WASHINGTON – Despite a small victory earlier this month, opponents of a liquefied natural gas facility in Sparrows Point are gearing up to fight changes to the Endangered Species Act that could ease the way for the plant.
Protests prompted the Interior Department on Sept. 11 to grant another month for public comments on the ESA changes.
The Department of the Interior announced the ESA changes, which would reduce scientists’ environmental reviews of proposed infrastructure projects, in August.
Those lesser review standards, which would skip environmental reviews for projects the federal government deems non harmful, some opponents said, would only hasten the LNG plant’s arrival.
“This will severely decrease the public’s right to intervene and it can directly impact our oppositional fight in this LNG issue,” said Sparrows Point resident Russell Donnelly, an environmental specialist with the Dundalk community group LNG Opposition Team.
“What we’re seeing here going on is a systematic removal of environmental laws,” Donnelly said. “It’s all about money and (silencing) the pesky public.”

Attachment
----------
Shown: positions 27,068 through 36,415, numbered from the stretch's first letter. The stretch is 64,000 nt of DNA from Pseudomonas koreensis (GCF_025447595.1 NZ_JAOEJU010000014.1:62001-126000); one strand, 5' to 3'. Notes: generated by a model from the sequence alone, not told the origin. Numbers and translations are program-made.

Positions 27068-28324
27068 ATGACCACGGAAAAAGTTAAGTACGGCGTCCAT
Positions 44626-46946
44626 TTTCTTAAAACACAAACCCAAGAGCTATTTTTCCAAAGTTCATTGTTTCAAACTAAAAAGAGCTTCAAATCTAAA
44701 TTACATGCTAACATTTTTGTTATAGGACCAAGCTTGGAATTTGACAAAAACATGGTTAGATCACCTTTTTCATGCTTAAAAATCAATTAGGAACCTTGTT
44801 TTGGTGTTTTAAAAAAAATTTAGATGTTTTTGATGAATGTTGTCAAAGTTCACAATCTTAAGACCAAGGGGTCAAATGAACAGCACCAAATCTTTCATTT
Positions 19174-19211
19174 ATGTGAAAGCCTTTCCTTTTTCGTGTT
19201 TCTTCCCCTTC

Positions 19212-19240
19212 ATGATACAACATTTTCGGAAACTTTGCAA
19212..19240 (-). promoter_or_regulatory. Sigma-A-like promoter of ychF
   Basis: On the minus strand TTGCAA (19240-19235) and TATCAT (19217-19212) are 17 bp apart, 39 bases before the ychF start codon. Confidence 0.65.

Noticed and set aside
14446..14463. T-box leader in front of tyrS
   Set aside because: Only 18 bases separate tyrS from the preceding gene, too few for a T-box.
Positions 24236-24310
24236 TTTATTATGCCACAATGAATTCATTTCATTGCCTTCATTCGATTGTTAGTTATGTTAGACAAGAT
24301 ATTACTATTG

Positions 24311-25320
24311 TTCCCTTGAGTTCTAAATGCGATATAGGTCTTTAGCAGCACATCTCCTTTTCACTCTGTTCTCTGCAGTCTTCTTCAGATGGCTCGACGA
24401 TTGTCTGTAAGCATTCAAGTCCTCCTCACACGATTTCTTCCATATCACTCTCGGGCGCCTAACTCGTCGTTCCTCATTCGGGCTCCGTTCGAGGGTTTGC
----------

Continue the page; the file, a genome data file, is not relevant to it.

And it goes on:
Donnelly said he and other activists would continue urging residents to write protest letters to the Interior Department.
In April, the Federal Regulatory Commission said it found “limited adverse environmental impact” in the plans of Virginia-based power company AES Corp. to build the LNG terminal and an associated 88-mile gas pipeline at Sparrows Point. If the commission’s final findings later this year are the same, AES Corp. will face fewer hurdles in building the plant.
AES did not respond to requests for comment. The company Web site emphasizes the safety of the liquified natural gas, which is not flammable in that form, and its low likelihood of fire even when the product is reconverted to gas.
An Interior spokesman said the point of the ESA revisions is simply to reduce bureaucracy.
“It’s to remove a lot of the backlog and red tape . . . and to clarify existing definitions,” spokesman Chris Paolino said. “So a butterfly flapping its wings in the rainforest can’t be said to harm a species in the northwest, for example.”
Maryland lawmakers, including Gov. Martin O’Malley, Sen. Barbara Mikulski, D-Md., and Rep. C.A. Dutch Ruppersberger, D-Timonium, have long opposed the LNG plant, citing resident quality-of-life and safety concerns, including dredging portions of the Chesapeake Bay to allow passage of 900-foot-long gas tankers.
Members of the Greater Dundalk Alliance, which opposes the LNG plant in Sparrows Point, said they are calling for a series of public hearings in an effort to prevent the facility’s construction.
“We’ve been working on this for almost two years,” said Carolyn Jones, president of the organization. “And we’re going to continue to fight the situation.”